Wednesday, 8 June 2016

A Message on a Post-It

Not long ago in my MindPlus class, we were talking about being gifted and what that means for us. Instead of talking, one student quietly wrote on a post-it ‘I don’t really feel like I fit in at school’ and stuck it on the wall. This innocuous little post-it kick-started a torrent of ‘me too’ comments and we talked at length about this meant. Whilst fitting in is not the same as a sense of belonging, the two can go hand-in-hand. Children talked about not feeling 'right', not fitting with others, being misunderstood, being different, not being able to be themselves, and not meeting others like them as factors that contributed towards their sense of not belonging. 

As a teacher, a parent, and a human, I felt devastated for these young people carrying the burden of not fitting in, not feeling part of things, not belonging.  I wondered what it was that made them feel so ill at ease?  I wondered what steps we could take to enhance belonging in our classrooms?

Some of my ponderings brought me back to the three key words of this blog tour, accepted, included, connected.

Accepted – To belong, our gifted tamariki need to be accepted by all. Their differences, along with the individuality of all children, should be celebrated. Acceptance begins with gifted children, their parents, teachers and peers understanding the concept of giftedness. Specialist input can help us as teachers, as well as our gifted students, come to understand this better. 

Included - To belong, our gifted tamariki need to have their intellectual and social needs met, whatever the setting, and in this way, they can feel included. Specifically working to understand and meet the needs of gifted children will help them to feel included, and thus to belong. Again, specialist input can help with identifying and providing for gifted children. 

Connected - To belong, our gifted tamariki need to find a place where they feel they fit, to find a peer group of those with like-minds or similar interests. This sense of connection to similar others enhances belonging across settings.  Specialist programmes can bring together groups of gifted children, as can well designed school programmes.

If as teachers we worked on accepting, including and connecting our gifted children, will their sense of belonging be enhanced? Will the post-it messages change?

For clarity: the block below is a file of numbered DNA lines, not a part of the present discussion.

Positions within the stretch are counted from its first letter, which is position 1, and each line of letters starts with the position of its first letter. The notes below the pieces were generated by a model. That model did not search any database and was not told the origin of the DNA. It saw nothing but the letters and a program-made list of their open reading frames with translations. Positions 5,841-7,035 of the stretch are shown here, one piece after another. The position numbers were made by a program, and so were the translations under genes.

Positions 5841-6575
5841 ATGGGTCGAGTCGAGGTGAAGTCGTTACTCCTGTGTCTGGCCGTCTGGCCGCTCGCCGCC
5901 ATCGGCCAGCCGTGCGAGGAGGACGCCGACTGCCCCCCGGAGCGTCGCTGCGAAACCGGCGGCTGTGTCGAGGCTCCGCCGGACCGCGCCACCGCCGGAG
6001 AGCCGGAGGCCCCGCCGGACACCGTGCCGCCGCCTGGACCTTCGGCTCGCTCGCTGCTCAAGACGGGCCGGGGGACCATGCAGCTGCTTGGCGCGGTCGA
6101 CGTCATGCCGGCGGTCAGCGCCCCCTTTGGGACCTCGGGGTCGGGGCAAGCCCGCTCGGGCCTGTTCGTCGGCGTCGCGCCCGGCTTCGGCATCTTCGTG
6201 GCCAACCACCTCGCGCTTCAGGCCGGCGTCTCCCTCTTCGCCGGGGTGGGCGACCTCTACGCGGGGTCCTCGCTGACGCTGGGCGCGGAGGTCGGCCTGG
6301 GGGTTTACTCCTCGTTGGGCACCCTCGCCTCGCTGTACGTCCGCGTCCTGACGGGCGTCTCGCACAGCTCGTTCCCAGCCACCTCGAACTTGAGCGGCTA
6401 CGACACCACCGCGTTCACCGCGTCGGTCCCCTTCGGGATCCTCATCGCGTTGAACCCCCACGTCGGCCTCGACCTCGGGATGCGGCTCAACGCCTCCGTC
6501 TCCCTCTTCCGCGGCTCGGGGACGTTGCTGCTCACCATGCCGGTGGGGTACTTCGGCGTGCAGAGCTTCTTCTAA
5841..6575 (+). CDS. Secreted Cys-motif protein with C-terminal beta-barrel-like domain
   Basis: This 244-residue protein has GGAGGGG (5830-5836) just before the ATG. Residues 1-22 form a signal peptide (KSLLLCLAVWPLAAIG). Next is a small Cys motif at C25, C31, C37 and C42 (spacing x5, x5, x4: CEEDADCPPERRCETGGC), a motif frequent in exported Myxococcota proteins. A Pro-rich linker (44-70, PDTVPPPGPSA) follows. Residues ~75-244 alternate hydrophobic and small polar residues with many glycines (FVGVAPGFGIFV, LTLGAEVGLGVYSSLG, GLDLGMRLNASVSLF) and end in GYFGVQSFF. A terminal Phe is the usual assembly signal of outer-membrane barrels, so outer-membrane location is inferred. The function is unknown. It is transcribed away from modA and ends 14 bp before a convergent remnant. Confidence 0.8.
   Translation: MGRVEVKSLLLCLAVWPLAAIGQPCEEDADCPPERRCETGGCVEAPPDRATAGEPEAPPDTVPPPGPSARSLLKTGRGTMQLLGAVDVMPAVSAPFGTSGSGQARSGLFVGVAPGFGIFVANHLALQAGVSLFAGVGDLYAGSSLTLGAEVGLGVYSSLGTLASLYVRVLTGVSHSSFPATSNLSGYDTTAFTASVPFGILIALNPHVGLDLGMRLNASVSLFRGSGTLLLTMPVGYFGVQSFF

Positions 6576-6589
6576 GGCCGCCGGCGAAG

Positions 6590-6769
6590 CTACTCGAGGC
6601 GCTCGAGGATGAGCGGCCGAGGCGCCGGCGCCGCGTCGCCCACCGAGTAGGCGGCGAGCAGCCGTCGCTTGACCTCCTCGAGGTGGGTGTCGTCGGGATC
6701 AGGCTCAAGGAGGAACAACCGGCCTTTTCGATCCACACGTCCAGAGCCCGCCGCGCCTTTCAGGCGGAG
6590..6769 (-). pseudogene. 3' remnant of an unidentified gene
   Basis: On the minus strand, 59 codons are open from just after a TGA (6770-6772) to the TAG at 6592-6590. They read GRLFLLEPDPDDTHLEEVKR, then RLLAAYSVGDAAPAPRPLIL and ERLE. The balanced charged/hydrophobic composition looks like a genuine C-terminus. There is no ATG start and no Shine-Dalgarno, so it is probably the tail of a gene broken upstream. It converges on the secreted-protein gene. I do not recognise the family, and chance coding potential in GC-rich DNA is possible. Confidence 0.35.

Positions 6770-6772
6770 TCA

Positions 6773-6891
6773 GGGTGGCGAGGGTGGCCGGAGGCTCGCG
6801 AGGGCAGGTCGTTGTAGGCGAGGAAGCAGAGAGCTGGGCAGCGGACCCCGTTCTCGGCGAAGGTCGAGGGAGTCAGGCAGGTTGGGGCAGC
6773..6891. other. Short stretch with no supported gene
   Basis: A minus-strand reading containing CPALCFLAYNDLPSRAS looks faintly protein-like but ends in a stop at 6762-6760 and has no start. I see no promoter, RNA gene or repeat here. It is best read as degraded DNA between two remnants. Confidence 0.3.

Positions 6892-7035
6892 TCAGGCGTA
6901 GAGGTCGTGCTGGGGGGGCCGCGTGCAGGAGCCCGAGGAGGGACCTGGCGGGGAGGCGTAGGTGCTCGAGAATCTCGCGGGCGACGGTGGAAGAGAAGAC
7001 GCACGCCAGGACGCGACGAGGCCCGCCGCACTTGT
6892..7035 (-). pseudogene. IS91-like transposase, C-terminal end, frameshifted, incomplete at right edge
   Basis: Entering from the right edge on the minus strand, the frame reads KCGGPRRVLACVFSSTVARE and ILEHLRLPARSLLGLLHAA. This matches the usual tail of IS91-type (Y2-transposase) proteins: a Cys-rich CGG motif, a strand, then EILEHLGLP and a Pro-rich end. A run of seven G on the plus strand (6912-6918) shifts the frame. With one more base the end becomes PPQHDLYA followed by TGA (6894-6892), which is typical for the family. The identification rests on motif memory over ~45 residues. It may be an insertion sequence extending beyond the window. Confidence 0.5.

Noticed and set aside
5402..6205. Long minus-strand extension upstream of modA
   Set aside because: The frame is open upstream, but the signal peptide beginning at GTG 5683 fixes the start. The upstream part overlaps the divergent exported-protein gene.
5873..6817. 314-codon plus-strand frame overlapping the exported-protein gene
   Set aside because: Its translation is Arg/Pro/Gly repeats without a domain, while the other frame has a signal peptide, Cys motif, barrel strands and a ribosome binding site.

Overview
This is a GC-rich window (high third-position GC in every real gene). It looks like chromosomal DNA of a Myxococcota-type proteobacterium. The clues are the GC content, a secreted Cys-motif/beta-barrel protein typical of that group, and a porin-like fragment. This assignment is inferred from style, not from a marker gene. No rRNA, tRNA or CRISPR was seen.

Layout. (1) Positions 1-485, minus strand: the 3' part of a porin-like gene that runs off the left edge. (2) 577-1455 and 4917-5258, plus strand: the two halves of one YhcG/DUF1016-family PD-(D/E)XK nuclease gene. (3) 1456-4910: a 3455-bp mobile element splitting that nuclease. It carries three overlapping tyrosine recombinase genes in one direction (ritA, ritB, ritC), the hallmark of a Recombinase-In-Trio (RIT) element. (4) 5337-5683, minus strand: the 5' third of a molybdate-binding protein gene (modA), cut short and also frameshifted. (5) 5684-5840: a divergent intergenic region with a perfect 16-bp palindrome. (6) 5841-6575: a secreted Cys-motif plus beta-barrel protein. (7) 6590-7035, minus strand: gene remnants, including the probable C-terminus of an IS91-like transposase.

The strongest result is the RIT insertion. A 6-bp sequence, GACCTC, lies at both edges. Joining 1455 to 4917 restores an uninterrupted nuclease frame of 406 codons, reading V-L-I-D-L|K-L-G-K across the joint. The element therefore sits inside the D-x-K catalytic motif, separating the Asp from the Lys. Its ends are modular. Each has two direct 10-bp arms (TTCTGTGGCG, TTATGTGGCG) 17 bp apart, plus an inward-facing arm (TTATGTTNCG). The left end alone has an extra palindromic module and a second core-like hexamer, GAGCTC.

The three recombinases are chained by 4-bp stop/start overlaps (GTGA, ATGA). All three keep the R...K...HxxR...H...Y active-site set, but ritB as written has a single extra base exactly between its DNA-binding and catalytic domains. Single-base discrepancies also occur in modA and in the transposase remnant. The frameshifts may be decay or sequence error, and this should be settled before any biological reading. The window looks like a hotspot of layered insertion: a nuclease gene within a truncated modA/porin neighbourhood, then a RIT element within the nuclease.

Proud to be part of the Gifted Awareness Week 2016 Blog Tour

Photo credit Flickr user Dean Hochman, post-it notes, licensed for commercial use CC BY 2.0

Wednesday, 10 June 2015

Like-mindedness...inclusion...and us.

Associate Professor Tracy Riley’s recent research, shared in a SENG article, Thinking Along the Same Lines, and to be further explored at the upcoming NZAGC conference, puts like-mindedness in the spotlight.

Like-mindedness is an important part of gifted education. The benefits of grouping gifted children together, creating like-minded environments, are both intellectual and social. Intellectually, like-minded students can work together at a faster pace, in greater depth, can challenge and question each other in order to bolster their individual and collective learning. Research by Adams-Byers, Whitsell and Moon (2004) found that gifted students saw the academic advantages in learning with like-minded peers as being challenge, fast pace, quality and depth of discussion, and lack of repetition of content.  Sandra Kaplan highlights that in like-minded groups, students can share perspectives and ideas that can be more readily understood, without the need for protracted explanation. This sentiment was strongly expressed by the students who shared their ideas about like-mindedness here.

Socially, like-minded students can feel a sense of connectedness to others who share similar experiences. A sense of ‘getting’ each other is experienced, and students experience a noticeable lack of teasing in like-minded groups (Adams-Byers, et al., 2004). Sandra Kaplan (2014) reminds us that social connectedness within like-minded groups stems from a deep well of self-understanding.

The intersection between intellectual and social benefits is also noted by Kaplan, who reminds us that students in like-minded groups feel as though their contributions are both understood and valued.